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Movie review by Greg Carlson

While Felicity Huffman deserves praise for her impressive portrayal of a pre-op male-to-female transsexual in “Transamerica,” the film itself is a mess – a grab bag of road movie clichés and finger-wagging self-importance that’s a chore to watch from start to finish. Marking the feature filmmaking debut of writer-director Duncan Tucker, “Transamerica” is preachy when it aims to be moving, flat when it aims to be funny, and shrill when it aims to be emotionally charged. Earnest to a fault, “Transamerica” places its central character in a maelstrom of grotesquery and intolerance, with practically the entire supporting cast stuck playing two-dimensional stereotypes as opposed to fully formed people.

Los Angeles waitress Bree (Huffman) is just a week away from a long-awaited sex change operation when she is informed that an ages-ago sexual encounter yielded a son, Toby (Kevin Zegers), now a troubled teenager in lockup in New York City. Despite her great reluctance to deal with the situation, Bree is cajoled by her therapist (Elizabeth Pena) into bailing the kid out of jail. Naturally, Bree chooses not to tell Toby about her status as the boy’s father, and the pair embarks on a cross-country road trip that gives the movie its titular pun.

Why someone as determined as Bree would agree to drive her son to rural Kentucky (in a junky, dodgy old station wagon purchased from a drug dealer, no less) is not satisfyingly explained by Tucker, who seems hell bent on providing the audience with a wacky journey filled with colorful vignettes and lessons learned. The movie’s success depends on the challenging relationship that develops between Bree and Toby, but Zegers’ role is both underwritten and underplayed: Toby is an addict and a hustler, but rarely if ever does Tucker make an effort to get under the surface of Toby’s anger and disillusionment.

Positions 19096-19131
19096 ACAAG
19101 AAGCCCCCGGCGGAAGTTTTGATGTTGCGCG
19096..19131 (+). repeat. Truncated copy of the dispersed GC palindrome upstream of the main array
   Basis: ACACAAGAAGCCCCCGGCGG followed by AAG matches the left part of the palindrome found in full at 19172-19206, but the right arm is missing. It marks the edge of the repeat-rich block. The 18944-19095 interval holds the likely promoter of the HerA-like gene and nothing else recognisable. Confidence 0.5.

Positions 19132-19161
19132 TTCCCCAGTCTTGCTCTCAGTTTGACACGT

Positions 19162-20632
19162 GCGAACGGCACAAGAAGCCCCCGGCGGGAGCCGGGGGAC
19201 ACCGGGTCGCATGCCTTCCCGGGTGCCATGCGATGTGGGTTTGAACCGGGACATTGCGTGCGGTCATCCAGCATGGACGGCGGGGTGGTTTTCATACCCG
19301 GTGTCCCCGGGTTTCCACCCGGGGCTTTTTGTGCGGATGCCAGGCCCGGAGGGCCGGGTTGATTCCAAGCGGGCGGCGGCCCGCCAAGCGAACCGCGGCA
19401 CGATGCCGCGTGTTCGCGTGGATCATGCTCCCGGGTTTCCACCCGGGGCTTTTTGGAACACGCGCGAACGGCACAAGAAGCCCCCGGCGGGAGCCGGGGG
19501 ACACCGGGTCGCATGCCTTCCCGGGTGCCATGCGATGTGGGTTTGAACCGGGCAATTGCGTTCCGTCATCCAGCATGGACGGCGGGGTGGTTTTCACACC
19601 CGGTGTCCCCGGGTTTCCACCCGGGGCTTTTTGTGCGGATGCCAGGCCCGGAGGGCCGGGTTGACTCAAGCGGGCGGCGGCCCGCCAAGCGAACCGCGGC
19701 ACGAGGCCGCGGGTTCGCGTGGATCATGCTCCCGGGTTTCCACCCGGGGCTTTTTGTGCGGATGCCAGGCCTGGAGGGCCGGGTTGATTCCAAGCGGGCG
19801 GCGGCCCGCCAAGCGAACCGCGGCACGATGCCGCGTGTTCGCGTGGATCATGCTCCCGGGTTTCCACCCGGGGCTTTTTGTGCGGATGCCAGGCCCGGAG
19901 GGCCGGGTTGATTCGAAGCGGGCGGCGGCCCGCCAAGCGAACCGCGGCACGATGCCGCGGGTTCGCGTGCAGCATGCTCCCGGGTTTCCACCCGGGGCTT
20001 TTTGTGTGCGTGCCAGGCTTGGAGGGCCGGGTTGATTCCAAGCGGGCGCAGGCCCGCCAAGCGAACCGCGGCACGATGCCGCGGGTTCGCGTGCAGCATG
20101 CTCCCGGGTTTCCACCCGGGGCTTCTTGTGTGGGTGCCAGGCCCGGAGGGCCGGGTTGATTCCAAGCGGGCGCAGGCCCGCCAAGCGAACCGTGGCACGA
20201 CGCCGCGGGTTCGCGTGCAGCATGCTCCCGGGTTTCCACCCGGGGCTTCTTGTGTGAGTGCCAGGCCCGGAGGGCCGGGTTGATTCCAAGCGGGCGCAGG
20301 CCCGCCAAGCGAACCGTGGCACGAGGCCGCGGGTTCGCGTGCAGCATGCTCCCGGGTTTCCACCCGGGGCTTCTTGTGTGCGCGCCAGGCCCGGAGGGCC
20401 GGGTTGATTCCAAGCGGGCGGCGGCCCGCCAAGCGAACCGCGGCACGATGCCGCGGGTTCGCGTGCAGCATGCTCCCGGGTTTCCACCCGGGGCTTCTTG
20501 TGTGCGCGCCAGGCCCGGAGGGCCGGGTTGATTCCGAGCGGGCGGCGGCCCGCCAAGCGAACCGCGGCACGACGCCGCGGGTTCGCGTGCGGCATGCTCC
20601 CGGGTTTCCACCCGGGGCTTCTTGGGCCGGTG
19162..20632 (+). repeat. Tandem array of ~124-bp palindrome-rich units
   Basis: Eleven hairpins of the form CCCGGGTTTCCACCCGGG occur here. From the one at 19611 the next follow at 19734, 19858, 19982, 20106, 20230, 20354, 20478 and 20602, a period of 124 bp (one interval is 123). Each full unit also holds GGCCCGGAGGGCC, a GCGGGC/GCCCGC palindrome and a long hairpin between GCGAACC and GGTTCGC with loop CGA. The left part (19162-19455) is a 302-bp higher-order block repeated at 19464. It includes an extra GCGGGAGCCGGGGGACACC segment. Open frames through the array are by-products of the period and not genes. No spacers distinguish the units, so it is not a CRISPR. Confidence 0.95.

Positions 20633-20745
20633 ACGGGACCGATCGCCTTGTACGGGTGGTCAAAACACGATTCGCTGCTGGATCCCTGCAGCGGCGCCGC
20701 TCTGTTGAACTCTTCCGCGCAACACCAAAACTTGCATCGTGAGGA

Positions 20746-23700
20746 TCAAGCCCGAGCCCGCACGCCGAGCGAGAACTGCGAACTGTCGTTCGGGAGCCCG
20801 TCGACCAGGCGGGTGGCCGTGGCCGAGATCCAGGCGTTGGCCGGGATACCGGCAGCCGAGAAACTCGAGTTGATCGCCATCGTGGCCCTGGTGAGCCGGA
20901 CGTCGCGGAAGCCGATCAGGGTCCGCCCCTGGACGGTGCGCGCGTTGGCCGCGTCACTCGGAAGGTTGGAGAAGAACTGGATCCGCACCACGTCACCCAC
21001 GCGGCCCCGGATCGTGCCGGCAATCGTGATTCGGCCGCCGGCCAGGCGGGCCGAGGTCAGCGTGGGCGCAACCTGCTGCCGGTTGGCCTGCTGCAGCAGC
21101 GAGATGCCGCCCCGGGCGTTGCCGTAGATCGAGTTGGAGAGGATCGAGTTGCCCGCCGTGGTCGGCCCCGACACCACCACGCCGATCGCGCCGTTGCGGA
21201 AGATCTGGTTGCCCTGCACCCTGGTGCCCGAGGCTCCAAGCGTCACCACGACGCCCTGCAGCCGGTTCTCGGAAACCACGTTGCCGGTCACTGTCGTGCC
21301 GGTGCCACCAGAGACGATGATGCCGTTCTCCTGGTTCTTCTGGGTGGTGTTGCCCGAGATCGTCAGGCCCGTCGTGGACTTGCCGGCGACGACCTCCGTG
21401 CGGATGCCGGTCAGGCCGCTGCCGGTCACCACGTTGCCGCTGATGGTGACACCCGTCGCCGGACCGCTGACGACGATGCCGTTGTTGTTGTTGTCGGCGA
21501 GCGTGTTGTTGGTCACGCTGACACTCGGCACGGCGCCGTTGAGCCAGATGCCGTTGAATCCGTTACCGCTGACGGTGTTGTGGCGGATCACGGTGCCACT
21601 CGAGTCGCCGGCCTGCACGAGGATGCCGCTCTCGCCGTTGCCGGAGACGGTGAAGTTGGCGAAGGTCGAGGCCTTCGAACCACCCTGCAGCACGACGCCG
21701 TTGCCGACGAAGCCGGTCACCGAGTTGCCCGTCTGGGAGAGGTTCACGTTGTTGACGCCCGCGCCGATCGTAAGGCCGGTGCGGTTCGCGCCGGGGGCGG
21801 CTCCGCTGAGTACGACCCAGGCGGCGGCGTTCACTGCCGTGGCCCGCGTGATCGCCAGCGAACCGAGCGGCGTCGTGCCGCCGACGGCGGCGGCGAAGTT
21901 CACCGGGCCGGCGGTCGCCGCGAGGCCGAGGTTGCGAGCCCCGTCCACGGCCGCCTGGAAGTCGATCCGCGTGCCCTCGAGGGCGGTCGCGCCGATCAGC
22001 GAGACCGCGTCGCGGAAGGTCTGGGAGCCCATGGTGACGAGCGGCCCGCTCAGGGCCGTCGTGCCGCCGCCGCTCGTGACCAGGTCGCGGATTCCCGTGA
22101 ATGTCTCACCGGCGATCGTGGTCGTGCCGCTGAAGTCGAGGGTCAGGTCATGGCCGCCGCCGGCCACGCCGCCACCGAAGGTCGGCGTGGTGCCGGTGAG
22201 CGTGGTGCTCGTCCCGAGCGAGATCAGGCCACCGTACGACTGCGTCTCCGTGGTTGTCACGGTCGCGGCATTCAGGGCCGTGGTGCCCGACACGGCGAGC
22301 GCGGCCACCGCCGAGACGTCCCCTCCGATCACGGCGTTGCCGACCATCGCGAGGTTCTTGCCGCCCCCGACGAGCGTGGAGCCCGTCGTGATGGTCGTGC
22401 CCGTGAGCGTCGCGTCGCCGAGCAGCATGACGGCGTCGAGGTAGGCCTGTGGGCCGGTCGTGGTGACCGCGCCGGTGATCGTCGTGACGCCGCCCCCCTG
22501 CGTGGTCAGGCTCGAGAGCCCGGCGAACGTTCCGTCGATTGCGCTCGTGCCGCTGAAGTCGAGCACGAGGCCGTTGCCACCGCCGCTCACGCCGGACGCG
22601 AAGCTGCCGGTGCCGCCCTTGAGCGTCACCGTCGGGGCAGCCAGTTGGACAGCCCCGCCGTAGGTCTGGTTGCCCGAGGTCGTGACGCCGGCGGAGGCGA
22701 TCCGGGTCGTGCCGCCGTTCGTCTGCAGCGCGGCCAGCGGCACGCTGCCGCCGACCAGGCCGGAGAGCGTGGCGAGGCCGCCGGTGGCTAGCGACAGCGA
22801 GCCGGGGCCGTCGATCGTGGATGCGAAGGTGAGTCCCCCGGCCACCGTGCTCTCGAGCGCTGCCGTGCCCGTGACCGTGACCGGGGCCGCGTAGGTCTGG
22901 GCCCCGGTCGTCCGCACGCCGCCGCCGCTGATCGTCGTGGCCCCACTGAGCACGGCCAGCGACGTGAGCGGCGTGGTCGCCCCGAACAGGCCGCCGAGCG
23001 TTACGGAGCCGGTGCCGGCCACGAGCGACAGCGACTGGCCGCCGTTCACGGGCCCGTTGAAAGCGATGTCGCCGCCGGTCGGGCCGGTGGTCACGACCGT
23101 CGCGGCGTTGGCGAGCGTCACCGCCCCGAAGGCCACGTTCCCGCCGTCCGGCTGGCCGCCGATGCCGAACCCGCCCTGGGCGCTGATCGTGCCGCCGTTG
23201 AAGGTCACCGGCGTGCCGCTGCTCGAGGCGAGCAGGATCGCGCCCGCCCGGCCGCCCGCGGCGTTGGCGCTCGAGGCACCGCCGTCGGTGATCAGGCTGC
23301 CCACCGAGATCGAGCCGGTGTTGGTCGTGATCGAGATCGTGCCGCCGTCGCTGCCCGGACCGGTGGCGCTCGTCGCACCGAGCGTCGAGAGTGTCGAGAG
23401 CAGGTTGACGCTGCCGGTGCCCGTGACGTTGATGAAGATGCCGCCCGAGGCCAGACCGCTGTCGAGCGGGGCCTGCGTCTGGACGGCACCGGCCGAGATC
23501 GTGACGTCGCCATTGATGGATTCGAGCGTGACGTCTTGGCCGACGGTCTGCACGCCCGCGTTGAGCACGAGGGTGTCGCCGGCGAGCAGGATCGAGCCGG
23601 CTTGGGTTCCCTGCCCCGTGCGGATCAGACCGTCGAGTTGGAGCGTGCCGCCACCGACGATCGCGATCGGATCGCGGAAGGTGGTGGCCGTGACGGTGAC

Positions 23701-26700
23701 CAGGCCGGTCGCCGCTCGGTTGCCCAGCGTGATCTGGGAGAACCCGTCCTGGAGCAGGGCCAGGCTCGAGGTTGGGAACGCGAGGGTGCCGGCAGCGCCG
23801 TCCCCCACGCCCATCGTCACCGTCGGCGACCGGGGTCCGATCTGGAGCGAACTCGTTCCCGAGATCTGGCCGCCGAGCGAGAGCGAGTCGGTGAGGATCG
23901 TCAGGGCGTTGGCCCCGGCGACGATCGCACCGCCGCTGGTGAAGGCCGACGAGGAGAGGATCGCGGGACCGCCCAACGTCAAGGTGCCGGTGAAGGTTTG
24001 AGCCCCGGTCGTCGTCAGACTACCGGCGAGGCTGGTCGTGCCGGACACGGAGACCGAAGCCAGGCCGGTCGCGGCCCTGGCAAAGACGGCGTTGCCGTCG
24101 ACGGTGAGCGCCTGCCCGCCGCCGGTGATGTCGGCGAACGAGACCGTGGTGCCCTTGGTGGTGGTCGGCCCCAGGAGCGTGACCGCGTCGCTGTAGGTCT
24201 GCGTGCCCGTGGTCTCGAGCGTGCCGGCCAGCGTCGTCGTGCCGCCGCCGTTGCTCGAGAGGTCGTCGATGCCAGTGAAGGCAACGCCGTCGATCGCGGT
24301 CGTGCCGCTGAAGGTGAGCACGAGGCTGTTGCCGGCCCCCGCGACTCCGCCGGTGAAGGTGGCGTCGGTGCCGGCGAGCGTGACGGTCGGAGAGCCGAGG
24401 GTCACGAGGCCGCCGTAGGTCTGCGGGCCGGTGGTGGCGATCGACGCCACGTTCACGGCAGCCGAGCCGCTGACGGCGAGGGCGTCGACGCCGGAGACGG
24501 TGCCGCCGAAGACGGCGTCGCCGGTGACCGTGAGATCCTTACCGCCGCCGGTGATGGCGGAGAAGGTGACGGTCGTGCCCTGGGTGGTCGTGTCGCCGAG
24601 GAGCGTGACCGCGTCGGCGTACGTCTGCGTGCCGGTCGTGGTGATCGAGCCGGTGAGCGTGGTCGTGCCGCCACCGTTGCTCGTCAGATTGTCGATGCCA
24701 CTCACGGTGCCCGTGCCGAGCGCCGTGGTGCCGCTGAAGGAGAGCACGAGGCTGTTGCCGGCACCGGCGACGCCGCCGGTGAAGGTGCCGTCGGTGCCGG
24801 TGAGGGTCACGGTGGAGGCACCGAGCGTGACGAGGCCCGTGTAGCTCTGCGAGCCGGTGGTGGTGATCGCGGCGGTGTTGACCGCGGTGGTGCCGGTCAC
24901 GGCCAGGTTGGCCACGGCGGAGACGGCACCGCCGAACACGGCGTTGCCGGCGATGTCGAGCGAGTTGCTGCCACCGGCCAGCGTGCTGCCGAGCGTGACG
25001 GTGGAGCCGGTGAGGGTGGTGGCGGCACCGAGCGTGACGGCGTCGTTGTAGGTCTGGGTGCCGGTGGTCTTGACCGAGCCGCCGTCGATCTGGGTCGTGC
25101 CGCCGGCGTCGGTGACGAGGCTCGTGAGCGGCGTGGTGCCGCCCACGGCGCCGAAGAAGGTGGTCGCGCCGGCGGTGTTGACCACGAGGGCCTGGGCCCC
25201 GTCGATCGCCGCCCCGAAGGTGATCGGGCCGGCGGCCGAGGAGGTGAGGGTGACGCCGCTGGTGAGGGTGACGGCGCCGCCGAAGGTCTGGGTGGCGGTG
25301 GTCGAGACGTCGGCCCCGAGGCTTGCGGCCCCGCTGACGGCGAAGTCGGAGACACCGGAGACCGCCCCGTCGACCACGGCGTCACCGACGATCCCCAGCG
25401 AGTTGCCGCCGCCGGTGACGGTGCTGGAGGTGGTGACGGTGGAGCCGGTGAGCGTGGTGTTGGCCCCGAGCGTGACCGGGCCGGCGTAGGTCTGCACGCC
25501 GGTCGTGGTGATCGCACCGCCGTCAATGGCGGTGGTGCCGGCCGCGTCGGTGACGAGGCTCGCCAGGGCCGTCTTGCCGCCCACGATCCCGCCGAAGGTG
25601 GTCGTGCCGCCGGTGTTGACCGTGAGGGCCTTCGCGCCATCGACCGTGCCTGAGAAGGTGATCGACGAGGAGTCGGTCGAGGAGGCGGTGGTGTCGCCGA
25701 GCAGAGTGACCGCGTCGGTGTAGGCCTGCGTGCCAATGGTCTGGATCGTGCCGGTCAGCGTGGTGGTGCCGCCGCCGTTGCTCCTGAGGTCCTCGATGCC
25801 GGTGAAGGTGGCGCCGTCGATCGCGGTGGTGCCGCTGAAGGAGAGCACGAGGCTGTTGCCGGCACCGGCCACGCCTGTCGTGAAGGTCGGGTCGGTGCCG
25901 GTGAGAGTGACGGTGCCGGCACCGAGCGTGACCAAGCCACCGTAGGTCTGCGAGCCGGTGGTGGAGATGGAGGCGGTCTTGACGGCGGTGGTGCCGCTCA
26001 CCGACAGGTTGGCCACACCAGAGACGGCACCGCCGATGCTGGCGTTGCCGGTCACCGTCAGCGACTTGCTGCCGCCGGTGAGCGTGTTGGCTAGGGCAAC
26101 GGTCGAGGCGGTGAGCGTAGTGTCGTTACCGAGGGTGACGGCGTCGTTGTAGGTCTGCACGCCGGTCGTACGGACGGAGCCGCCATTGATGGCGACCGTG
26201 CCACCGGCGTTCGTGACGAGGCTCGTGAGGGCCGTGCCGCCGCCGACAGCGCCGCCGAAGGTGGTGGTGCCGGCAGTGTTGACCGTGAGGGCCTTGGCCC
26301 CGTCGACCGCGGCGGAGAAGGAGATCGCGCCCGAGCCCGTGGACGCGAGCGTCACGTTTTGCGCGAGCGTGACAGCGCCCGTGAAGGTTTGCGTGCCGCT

Like nearly all road movies, “Transamerica” suggests that the vast spaces between the coasts are filled with oddballs – especially when the traveling takes place along rustic backroads peppered with greasy spoon diners and souvenir-shilling gas stations. Bree seems to find a sensitive soul in a rancher played by Graham Greene, but the great performer’s screen time is limited to a few clunky scenes bogged down by exactly the type of spiritual mysticism that reinforces stereotypes about Native Americans (as opposed to dispelling them).

“Transamerica” amps up the dramatic fireworks when Bree and Toby stop in Phoenix to visit Bree’s parents and sister. One of the film’s longest and most sustained interludes, the Arizona stopover provides Huffman with the opportunity to explore the limits of Bree’s sense of self. Fionnula Flanagan, as Bree’s garishly dressed, difficult mother teeters on the brink of parody as she humiliates and belittles her offspring. The one-sidedness of Bree’s familial antagonists unfortunately results in a black-and-white simplicity that erases any possibility of subtlety. “Transamerica” is not likely to be remembered for much beyond Huffman’s performance, and in a sense that is too bad. Huffman does a great deal with a role of a lifetime – even if it means playing a character who deserves a much stronger story.

This review was originally published in the High Plains Reader the week of 3/13/06.

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